Reference numberJBO/1/31
Alternative reference numberJBO/1/20
TitleMinutes of an ordinary meeting of the Royal Society
Date5 June 1661
DescriptionSir John Petthouse proposed as a Candidate by Sir Kenelme Digby

Sir Kenelme Digby brought in those stones he called octulus mundi.

Colonell Tuke related the manner of the rain like corne

The Duke of Buckingham admitted into the Society.

Mr Boyle and Mr Evelyn asked to sow some of those rained seeds, to try their product.

Colonell Tuke desired to bring in more of these seeds, and to inquire exqctly into the story thereof.

Dr Charleton desired to ask Lord Hatton to inquire for Mr Morins book of insects.

Mr Boyle related of a Gentleman who having made some experiment of the air, tried the quicksilver experiment at the top and the bottom of a hill, where there was found three inches of difference.

Mr Richard White proposed as a Candidate.

Magneticall Cures discussed .

Sir Gilbert Talbot promised to bring in what he knows of sympatheticall cures.

Those that have of the pouder of sympathie to bring some of it next day.

Dr Charleton promised to bring of that white powder by the bath, which put into water heats it.

Dr Clarke intreated to give in the narrative of his injections of liquors into the veins.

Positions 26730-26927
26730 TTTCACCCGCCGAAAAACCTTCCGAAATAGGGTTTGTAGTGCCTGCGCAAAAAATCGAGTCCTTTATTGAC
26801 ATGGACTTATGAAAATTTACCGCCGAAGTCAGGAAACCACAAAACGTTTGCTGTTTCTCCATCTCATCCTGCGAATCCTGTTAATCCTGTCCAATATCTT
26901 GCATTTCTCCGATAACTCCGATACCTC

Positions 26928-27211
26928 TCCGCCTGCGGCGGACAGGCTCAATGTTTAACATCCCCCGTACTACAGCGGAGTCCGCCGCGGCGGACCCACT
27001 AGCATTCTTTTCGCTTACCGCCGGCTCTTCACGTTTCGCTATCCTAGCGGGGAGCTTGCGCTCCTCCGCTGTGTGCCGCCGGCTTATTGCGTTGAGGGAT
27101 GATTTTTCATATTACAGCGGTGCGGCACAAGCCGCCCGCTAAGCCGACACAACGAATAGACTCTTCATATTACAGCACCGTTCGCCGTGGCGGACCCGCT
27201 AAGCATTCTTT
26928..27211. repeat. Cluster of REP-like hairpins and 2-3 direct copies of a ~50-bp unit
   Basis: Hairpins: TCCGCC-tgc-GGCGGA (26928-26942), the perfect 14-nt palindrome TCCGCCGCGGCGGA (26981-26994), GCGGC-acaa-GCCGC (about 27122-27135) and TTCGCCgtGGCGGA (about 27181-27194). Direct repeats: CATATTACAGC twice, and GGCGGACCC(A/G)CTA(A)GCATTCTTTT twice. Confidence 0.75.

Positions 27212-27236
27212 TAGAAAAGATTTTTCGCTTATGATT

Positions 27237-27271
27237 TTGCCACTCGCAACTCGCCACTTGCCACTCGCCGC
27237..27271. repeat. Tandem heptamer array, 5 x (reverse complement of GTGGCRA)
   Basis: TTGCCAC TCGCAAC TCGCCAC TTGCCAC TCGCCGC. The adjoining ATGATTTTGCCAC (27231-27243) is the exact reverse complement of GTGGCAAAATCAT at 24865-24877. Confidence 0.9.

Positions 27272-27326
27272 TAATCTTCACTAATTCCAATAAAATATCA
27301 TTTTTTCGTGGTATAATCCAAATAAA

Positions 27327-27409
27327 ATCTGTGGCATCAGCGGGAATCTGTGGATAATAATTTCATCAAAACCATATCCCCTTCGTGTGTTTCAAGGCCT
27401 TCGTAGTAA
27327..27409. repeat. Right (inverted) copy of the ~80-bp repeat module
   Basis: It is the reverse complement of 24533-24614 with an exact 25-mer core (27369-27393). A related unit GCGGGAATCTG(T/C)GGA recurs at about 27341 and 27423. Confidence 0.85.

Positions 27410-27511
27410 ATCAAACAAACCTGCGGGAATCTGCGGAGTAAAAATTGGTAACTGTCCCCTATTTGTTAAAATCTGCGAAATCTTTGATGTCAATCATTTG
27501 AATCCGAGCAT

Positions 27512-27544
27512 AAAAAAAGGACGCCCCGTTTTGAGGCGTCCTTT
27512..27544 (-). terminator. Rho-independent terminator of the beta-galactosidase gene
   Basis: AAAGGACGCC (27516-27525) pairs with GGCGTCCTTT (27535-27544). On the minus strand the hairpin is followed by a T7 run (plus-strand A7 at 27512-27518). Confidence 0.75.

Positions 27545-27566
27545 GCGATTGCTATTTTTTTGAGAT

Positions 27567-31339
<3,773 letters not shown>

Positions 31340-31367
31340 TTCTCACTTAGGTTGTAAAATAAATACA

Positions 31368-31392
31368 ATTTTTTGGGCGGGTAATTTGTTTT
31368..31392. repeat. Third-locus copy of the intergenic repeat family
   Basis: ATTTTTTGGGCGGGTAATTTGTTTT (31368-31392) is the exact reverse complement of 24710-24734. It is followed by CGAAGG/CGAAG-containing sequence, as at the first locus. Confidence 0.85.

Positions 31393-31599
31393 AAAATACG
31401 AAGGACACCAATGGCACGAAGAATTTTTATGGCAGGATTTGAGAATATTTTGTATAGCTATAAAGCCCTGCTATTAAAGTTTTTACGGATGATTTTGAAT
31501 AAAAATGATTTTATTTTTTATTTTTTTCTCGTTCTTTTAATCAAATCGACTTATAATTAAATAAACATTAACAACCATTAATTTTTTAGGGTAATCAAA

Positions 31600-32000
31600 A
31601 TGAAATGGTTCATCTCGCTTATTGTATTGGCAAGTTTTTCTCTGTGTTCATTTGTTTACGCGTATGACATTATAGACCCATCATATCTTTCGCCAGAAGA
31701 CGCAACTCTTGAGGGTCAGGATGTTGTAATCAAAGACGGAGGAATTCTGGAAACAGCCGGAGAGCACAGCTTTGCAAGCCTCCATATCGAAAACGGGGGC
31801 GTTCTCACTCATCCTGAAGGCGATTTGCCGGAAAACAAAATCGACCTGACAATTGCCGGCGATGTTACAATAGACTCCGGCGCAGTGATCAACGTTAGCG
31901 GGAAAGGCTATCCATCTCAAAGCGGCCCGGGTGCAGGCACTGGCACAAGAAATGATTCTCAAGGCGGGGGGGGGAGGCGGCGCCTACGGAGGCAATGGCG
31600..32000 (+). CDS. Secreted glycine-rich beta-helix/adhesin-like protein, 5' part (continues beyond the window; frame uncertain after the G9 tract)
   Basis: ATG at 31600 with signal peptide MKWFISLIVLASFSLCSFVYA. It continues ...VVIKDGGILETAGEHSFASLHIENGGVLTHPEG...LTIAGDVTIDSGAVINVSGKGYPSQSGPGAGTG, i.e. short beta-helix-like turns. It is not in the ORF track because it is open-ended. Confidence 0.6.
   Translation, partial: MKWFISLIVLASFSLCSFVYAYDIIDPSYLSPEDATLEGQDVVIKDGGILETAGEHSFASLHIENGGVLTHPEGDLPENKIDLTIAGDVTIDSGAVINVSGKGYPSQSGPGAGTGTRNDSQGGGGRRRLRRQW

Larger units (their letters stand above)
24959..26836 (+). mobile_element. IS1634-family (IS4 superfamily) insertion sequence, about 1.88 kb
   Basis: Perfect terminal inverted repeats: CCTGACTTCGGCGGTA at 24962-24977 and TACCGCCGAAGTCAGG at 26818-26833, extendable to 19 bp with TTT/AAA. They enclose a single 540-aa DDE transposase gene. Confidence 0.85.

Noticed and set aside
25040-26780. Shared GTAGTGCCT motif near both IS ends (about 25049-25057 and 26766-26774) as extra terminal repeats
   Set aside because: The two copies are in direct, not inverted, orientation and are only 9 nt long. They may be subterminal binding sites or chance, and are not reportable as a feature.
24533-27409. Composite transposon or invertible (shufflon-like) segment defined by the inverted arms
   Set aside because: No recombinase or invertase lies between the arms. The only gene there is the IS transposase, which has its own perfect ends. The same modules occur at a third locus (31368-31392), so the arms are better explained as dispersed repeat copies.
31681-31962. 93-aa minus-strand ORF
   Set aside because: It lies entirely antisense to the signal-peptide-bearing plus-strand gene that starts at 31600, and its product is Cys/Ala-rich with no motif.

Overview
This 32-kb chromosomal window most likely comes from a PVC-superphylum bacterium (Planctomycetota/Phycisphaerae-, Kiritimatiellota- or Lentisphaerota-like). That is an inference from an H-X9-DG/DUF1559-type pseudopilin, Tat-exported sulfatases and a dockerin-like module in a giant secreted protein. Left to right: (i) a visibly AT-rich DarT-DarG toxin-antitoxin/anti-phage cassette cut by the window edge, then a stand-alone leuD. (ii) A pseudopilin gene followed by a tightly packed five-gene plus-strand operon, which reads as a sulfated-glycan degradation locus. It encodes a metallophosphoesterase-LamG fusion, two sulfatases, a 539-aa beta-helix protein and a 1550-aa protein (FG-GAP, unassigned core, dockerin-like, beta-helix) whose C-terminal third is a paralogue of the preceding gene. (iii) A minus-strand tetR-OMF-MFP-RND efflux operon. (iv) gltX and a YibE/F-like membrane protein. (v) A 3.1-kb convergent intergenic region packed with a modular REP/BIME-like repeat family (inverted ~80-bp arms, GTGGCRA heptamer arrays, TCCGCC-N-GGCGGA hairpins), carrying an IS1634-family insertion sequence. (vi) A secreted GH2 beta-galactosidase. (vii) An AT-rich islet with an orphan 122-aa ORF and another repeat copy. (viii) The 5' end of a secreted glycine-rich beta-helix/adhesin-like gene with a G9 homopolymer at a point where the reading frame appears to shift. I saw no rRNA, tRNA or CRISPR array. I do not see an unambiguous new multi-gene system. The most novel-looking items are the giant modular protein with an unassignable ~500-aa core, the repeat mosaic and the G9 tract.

Dr Clarke moved to try in Mr Boyles engine, whether filtration will succeed in it or not.

Discussed the extinguishing of a lighted candle in a vessel like a funnel or blind head.

Ordered that two stands be provided.

The Duke of Buckingham was asked to cause charcoal to be distilled by his chemist.

The 2 cats bitten by the vipers the 15th day of May last, did not die: but recovered the next day.

The Duke of Buckingham promised to bring into the Society a piece of a unicorne's horne.

Sir Kenelme Digby related that 'the calcined pouder of toades reverberated, applied in bags upon the stomach of a pestiferase body, cures it by severall applications'.

Dr Charleton desired to bring in the next day some poison to try the xperiment upon little birds.

Both the letters, the one to the Duke Leopold, and the other to the Academie at Paris, to be referred to the Committee of Correspondence.
Access statusOpen
URL descriptionDigital version available on The Royal Society Turning the Pages
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